Mayor Bill de Blasio promised plows will be bustling through New York City streets all through the night to prepare the roads for Wednesday’s commute after a punishing, but underwhelming, snowstorm.

Schools and above-ground subway stations will be open for a regular weekday commute on Wednesday. In the meantime, the mayor warned New Yorkers to leave their cars at home to allow the city to continue clearing the streets.

“I keep cautioning that there’s going to be times when you will not see blacktop on the roads because there’s still a lot of work to do,” de Blasio said during a Tuesday afternoon news conference, just as the snowfall began winding down. “But the more people stay off the street, the faster that work will go.”

Through Tuesday, 2,400 sanitation workers were deployed on 12-hour split shifts, operating some 2,269 salt spreaders and plows through the five boroughs.

The storm made a last-minute shift away from the city, bringing less snowfall than anticipated. But wind gusting up to 50 mph whipped icy snow across the roads, creating a unique challenge for Kathryn Garcia, the Department of Sanitation commissioner.

“Every sheet of ice needs to be treated over again,” said Garcia at the news conference. “Our focus will be on managing the icy roads on the overnight and then very much focusing on schools, bike paths and other pedestrian infrastructure.”

By noon, 87% of city streets had been salted and 96% were plowed at least once, according to de Blasio. Outer-borough roads were still clearly coated with a mix of ice and slush, though, according to city council members who said they had appreciated the city’s efforts thus far.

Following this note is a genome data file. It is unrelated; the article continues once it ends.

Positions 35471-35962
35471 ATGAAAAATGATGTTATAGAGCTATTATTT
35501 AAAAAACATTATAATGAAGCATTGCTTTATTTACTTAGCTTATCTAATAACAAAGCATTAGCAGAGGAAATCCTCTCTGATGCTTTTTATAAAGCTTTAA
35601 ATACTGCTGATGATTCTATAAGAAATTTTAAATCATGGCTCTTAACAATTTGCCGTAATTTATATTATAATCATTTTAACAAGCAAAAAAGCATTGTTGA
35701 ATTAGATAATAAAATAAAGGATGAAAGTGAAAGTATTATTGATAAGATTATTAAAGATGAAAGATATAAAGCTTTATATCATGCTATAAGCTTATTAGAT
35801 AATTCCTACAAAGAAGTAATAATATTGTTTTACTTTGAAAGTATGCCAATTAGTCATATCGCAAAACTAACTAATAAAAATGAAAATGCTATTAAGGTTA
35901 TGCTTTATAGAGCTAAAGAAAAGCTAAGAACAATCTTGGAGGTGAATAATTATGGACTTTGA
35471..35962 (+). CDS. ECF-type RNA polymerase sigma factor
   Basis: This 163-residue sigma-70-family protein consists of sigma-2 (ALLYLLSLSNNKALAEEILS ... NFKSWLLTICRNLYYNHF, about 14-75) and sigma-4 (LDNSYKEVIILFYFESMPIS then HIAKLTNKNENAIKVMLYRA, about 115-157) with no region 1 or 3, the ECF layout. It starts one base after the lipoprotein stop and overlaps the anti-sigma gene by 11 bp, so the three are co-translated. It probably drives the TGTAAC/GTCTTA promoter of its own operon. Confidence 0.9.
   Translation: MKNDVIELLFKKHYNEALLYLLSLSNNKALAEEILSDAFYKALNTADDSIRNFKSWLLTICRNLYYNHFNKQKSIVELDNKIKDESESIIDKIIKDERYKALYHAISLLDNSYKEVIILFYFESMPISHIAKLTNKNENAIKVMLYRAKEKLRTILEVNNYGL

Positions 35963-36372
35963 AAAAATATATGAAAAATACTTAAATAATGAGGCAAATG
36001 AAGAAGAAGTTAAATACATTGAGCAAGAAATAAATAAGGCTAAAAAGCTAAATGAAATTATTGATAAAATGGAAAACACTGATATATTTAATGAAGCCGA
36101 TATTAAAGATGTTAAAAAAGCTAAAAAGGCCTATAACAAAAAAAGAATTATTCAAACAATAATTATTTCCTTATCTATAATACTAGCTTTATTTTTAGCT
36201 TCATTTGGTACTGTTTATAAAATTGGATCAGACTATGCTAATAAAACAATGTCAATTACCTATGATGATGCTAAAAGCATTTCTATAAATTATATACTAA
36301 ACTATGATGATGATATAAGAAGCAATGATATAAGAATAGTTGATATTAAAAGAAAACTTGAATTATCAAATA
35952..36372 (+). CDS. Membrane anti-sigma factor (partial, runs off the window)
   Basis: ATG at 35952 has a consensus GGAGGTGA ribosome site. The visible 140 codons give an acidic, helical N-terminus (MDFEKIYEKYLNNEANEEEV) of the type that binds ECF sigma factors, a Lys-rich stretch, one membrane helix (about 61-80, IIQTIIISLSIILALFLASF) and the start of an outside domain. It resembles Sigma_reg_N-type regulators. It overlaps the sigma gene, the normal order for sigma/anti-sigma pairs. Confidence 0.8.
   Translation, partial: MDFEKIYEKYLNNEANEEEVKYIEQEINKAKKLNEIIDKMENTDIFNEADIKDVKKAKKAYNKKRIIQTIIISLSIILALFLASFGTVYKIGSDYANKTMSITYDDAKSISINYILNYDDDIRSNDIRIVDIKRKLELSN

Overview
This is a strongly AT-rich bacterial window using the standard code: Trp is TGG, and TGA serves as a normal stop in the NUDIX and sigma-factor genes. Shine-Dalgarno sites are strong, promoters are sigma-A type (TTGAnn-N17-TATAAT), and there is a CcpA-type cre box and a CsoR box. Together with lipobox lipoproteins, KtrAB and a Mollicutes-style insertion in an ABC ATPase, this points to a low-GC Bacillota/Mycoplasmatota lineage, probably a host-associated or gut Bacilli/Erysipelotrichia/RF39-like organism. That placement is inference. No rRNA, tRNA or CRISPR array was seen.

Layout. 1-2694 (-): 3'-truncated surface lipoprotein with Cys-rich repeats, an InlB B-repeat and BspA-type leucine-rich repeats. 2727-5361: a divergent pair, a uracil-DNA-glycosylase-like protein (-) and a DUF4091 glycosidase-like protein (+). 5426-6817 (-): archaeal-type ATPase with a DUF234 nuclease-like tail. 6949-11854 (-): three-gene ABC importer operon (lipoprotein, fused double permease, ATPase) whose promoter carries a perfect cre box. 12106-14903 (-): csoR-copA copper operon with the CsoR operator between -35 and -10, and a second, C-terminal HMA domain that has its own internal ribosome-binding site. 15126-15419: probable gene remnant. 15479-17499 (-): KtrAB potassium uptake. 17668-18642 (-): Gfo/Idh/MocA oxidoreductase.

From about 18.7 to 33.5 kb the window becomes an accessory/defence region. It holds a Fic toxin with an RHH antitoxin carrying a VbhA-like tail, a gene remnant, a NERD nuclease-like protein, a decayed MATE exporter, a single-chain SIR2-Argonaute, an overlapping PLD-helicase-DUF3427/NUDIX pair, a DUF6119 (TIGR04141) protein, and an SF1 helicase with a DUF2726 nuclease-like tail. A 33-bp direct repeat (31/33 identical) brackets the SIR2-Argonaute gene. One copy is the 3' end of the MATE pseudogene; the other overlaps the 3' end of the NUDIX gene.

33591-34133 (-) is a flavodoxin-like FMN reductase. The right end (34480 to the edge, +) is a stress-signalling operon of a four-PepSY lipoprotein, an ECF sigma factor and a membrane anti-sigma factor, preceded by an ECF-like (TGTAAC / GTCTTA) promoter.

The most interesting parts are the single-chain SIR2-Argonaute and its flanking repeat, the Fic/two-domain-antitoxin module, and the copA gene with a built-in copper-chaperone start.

“Sanitation was out early and often plowing in my district,” said Councilman Steven Matteo, who represents Staten Island’s Mid Island district. “We want people to know that the storm is not over…the issue now is ice.”

Matteo said that during a tour of his district he had already seen sanitation begin addressing access to schools with some of the mini plows that the city acquired after last year’s historic snowstorm crippled the city.

“So far, so good,” said Queens Councilman Rory Lancman, a sharp critic of the city’s snow plow management last year.

Tuesday’s storm brought snow totals that ranged from 4 inches in Sheepshead Bay, Brooklyn, to 8.1 inches in Pelham, the Bronx — much less than the 18 inches that had been forecast. Still, officials said the mayor’s early Monday announcement to close public schools during the storm was appropriate.

“With the information that was presented, it was the right call and helped sanitation today,” Matteo said.

To his part, de Blasio added that he believed Gov. Andrew Cuomo’s move to temporarily close above-ground subway stations was smart.

“If the subways stay open too long under the wrong conditions, those trains can get stuck out on the overhead tracks and that’s not good for anyone,” de Blasio said. “So based on what the state knew at the time, I think it was the right decision.”